Review by Paul Bowler
Ian Fleming’s secret agent James Bond has enthralled generations of moviegoers over the last five decades. The series began with the genre defining performance by Sean Connery as Fleming’s secret agent, George Lazenby‘s tenure was short lived, giving way to Roger Moore’s raised eyebrow and innuendoes laden scripts, Timothy Dalton took a walk on the dark side with his emotionally scarred Bond, until Pierce Brosnan’s roguish charm saw a renascence for the series before the licence to kill was summarily passed over to the athletic physicality of Daniel Craig’s Bond. Now 007 is back in his 23rd film Skyfall, Daniel Craig’s third assignment as James Bond, and just in time to celebrate the 50th Anniversary of the worlds longest running movie franchise that began with Dr.No in 1962.
When 007’s mission in Istanbul goes badly wrong, Bond is left fighting for his life. With Bond missing and presumed dead, M is left to deal with the fallout from the serious breach of security that has leaked the identities of every undercover agent currently embedded within various terrorist organizations around the world. Bond returns, he must work to rebuld himself mentally and physically, but he endeavours to help M no matter how personal the cost may be. The city of London and MI6 comes under attack as old secrets and vendettas come to the fore as Bond crosses the globe to track down the villainous Silva – a man determined to avenge himself for the role M played during his past – taking in Shanghai and Macau, before a stunning climax in the Scottish Highlands.
Skyfall is an action packed extravaganza from beginning to end, the story and pace never lets up for a moment, and the incredible locations and direction by Sam Menders all help to make this Daniel Craig’s most definitive version of Bond since his tremendous debut in Casino Royal (2006). The opening pre-credits sequence with the amazing chase through the streets of Istanbul that ends up with Bond on the roof of a speeding train is one of the series most exhilarating to date, and the brutal fight sequences in Shanghi are as bone crunching as we have come to expect from this reinvigorated franchise. A large section of screenwriters Neal Purvis, Robert Wade, and John Logan’s plot in Skyfall revolves around events in the UK, with Bond prowling the streets of capitol, including an spectacular chase through the London Underground.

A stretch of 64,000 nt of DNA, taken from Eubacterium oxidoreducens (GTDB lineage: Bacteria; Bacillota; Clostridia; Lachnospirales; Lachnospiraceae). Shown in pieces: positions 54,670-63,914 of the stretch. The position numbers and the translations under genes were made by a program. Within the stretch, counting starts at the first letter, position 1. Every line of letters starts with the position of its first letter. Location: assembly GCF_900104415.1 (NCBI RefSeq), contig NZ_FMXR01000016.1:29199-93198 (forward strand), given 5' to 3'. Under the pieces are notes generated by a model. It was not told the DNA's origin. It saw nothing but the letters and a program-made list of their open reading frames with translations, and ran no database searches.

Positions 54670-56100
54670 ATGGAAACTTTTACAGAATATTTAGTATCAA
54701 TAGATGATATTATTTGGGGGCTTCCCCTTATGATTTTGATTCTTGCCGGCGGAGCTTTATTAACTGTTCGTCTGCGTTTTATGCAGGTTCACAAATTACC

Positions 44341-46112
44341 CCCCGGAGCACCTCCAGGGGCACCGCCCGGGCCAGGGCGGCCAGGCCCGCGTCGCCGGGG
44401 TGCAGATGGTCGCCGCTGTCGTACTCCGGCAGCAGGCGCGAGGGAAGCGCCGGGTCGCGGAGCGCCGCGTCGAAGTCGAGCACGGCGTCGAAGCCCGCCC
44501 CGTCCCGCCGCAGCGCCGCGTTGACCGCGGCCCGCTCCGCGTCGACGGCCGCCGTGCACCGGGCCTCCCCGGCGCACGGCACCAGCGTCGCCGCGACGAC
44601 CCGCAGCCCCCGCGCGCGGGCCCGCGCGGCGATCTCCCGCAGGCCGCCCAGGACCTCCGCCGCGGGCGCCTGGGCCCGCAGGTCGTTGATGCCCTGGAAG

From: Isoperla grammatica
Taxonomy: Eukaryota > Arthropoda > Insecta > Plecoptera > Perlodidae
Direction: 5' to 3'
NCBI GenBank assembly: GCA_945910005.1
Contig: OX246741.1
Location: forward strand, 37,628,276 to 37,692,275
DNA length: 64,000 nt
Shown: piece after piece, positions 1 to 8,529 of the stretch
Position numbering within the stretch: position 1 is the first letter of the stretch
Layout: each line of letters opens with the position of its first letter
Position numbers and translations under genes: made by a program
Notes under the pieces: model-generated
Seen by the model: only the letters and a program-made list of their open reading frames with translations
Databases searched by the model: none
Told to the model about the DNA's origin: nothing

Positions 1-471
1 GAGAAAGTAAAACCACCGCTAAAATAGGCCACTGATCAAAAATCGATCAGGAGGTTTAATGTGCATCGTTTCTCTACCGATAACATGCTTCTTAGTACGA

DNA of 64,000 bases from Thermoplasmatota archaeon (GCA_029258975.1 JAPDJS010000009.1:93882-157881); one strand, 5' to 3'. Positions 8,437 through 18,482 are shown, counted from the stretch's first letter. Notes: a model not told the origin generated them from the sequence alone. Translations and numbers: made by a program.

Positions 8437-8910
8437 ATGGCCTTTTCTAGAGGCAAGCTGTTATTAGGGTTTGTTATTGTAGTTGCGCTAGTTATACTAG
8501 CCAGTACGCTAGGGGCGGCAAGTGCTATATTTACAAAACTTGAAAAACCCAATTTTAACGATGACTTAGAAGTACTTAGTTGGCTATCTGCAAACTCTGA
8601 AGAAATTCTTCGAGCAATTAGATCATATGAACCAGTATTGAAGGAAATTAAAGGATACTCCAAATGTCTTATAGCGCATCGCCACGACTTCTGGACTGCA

No Bond movie would be complete without a Bond Girl to catch 007’s eye, and Skyfall has not one, but two leading ladies to keep our hero on his toes. He gets up close and personal with the glamorous Severine (Bernice Marlohe) in a Casino in Macau and is also teamed up with field agent Eve (Naomie Harris). Bernice Marlohe has a steamy encounter with Daniel Craig’s Bond, and the mysterious Severine certainly gives 007 a run for his money. Naomie Harris also acquits herself well as Eve, and gets a good slice of the action as Bond’s ambitious sidekick.
The villain of Skyfall is the cunning Raoul Silva, played by Spanish star Javier Bardem, who is more than a match for Bond as he plots M’s downfall. Bardem makes Silva one of the most menacing adversaries Craig’s 007 has encountered so far, and his vendetta against M also gives Skyfall some great character defining moments for Bond and M.
One very special facet of the 007 films that makes a welcome return in Skyfall are the gadgets, most notably the Walther PPK 9mm handgun coded to Bond’s palm print, all supplied by MI6’s inventor of weapons and field equipment Q. This is the first time the part has been played by someone younger than Bond himself, Ben Whishaw, who has also worked with Daniel Craig before on Layer Cake and Enduring Love. Ben Whishaw has some great scenes with Bond, his role is a nice homage to the wonderful Desmond Llewelyn who famously made the role his own across 17 Bond films, and it is fitting that the character should return for a new audience to help celebrate 007’s 50th Anniversary.
Ralph Fines also joins the all-star cast of Skyfall as Mallory, Chairman of the Intelligence and Security Committee heading Westminster’s investigation into M’s competency, along with aspiring new rival Clair Dowar (Helen McCroy). Judy Dench has much more to do as M this time around, every scene Dench shares with Craig’s Bond is electrifying – particularly when she finds Bond waiting for her in the shadows of her apartment. Indeed, M’s relationship with Bond is pushed to the limit in Skyfall as her past returns to haunt her, and Daniel Craig once more dominates every scene as he smoothly shifts between 007’s perfectly understated menace and ruthless efficiency.
A marketed improvement over 2008’s somewhat muddled entry, Quantum of Solace, Skyfall takes everything that fans have come to expect from Daniel Craig’s era as James Bond and makes it even better than before. The action is super slick and brutally choreographed, Bond’s iconic Aston Martin DB5 also returns, the theme tune by Adel is one of the best yet, and there are enough snappy one-liners and gadgets to keep fans on the edge of their seats. A brilliant film, quite possibly one of the best Bond films ever made, and highly recommended.